Read Sermon


More than we ask or deserve

19th Sunday after Trinity BCP

22 October 2006 11:00 | Fr. Roderick Leece

In St. Mark's version of the gospel for today, Jesus' own town (Capernaum) is named, and more details are given about lowering the man through the roof…in both accounts there is a sense of excitement and expectation for yet another miraculous display following on from what has already happened. But St. Mark also ends with the words 'we have never seen anything like it'. Similar words were used by Fr. Simon Hobbs who in his biography for last Tuesday's 2 Vicars in Concert here, referred to his pianistic debut and a stunned audience at the Grosvenor Chapel…one of whom commented 'I've never heard anything like it'!

The healing of the palsied or paralytic man is certainly a dramatic story, and the audience were indeed stunned. The teachers of the law are already vinegary and suspicious, and worked up about perceived blasphemy. Kind friends bring the paralytic to Jesus we presume for healing, and certainly not for forgiveness, but they got both. Why? Because Jesus saw faith in their eyes, and he gives a sign that God's power is now loose in the land, and His kingdom is at hand. What they wanted was a good old miracle…they believed in Jesus' power…and He rewarded their faith by giving them something better than they had the wit to ask for.

Men and women have messed up God's good world through arrogance and stupidity, selfishness and greed. Just as Hamlet's madness is a metaphor for the rot in the state of Denmark, so the sick man's palsy is a symbol of the out-of-jointness in the people of Israel. God's chosen people are blind or dumb or unable to move. The scribes fail to see that Christ's reason for curing the sick man was to show he had power to effect a similar cure in the soul.

Just ponder what our own reaction might be in similar circumstances. Wouldn't we be first in the queue for a miracle cure for our own ailments and diseases? Though we are in much less of a hurry to benefit from the forgiveness of sins. We would easily find the right words to describe in detail the chronic aches and pains we have…but as for sketching out a diagnosis of the state of our consciences or lack of enthusiasm for God or neighbour…that would be a different matter. And yet our spiritual health, much more than our physical health, is probably, in the words of a cynically humorous doctor ' in a precarious state…and likely to remain so!' Just listen to our sad list of sins we tell God in confession. Do we even really look for that healing love and forgiveness which sets us free, or are we content merely to be patched up in a kind of 2nd class spiritual health service?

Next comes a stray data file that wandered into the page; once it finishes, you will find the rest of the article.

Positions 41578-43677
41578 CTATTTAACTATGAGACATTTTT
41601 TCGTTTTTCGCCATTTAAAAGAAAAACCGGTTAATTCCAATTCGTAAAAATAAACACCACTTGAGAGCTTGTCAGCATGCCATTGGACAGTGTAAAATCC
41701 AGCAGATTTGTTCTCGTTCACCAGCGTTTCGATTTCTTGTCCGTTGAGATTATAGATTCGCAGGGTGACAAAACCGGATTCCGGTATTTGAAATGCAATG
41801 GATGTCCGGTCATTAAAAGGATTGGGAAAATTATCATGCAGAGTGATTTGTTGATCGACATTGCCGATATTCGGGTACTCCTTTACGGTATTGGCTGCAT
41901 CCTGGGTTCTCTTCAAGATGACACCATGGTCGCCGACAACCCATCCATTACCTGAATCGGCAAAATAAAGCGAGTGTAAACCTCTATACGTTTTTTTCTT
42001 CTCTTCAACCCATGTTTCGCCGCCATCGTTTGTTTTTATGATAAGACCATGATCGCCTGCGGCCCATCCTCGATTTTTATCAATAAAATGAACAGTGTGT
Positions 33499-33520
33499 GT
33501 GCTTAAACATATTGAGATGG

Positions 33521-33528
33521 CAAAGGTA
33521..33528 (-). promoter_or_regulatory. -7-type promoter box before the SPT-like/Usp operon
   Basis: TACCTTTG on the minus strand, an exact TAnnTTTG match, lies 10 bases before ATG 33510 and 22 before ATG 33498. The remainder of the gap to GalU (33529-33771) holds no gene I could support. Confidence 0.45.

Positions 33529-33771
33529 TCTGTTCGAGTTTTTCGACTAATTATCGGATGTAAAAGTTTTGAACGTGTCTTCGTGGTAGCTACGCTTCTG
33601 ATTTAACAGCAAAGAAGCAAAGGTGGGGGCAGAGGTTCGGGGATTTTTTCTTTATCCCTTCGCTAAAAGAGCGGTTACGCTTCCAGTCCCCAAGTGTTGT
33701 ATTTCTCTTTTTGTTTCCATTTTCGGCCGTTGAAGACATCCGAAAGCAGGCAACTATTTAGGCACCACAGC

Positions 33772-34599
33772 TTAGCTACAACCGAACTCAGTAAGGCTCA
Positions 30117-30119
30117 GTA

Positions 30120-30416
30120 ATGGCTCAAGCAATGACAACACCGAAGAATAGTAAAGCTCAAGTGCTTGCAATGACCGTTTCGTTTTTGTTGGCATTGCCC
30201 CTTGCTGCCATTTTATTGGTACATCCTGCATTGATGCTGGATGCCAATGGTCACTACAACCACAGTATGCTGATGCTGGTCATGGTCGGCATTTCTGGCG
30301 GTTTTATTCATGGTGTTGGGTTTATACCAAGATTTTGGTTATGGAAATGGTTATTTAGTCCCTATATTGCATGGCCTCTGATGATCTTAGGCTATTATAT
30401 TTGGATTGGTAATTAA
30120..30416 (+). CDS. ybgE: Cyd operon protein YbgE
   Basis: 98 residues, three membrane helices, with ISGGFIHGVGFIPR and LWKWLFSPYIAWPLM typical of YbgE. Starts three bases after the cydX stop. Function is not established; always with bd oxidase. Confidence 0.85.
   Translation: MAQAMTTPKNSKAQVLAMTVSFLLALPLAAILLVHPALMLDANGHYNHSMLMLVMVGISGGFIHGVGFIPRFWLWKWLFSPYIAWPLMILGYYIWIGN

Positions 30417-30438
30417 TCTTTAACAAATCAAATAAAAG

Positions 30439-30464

Maybe there is more on offer. What if it is true that Jesus can change hearts, bring forgiveness, reconciliation, and ease those disabling and paralysing effects of sin, in order for us fully to become who we are created to be? This is surely what our faith is all about…it is what anybody…everybody needs to hear…to be set free from fear…Courage, my son, your sins are forgiven. Fear not. There really are no alternative medicines or therapy for the soul…and when forgiven we get up like the paralytic…and we go home…moving forward, set free from the past and open to God's glorious, moreover, endless future.

I'm not saying sin is something we can throw off once and for all, and discard like an old garment. Rather it is a condition in which we constantly live, for we are a sinful people in a sinful world loved by God and always in need of redemption. But most important is not so much our failures, as our struggle for goodness. The purpose of a good life, our moral vocation if you prefer, is not to win the battle and be done with it, but rather to wage it unceasingly. That's something we can take from today's gospel story. Regarding others there is a message too, that we need join in the divine action of forgiveness towards all those with whom we live… remembering we can play a huge role in bringing health and joy. Nothing greater can happen to a human being than that he, or she is forgiven.

The paralytic's friends may have been naive or misunderstanding concerning what God's kingdom is about, but nevertheless they remained a believing faithful group of people concerned for the welfare of a fellow human being. They carry to His love he who cannot reach Jesus under his own steam. A lesson to us that there is no room for inertia, idleness or selfishness in the life of faith as we bring others to Jesus, and carry them to his love…either in our prayers, or in more direct and practical ways. As we do this we hope he sees and notices the faith in our eyes, and brings in his kingdom.
Cookies used on this website
New EU legislation requires that all web sites clearly specify the presence of cookies and their purpose. Cookies are used to enhance the user experience. StGeorges uses Google Analytics to track activity on its site, helping to keep the site relevant and easier to use, via the use of these cookies . For an enhanced site experience, consumers will need to consent to the use of StGeorges cookies. A preference cookie, that will become available to you when you choose the ‘I agree’ button, will be a long-life cookie that will not automatically clear when you close the browser window. If you manually delete this cookie you will need to re-confirm your preferences every time you next visit this website, unless you choose accept the long life option.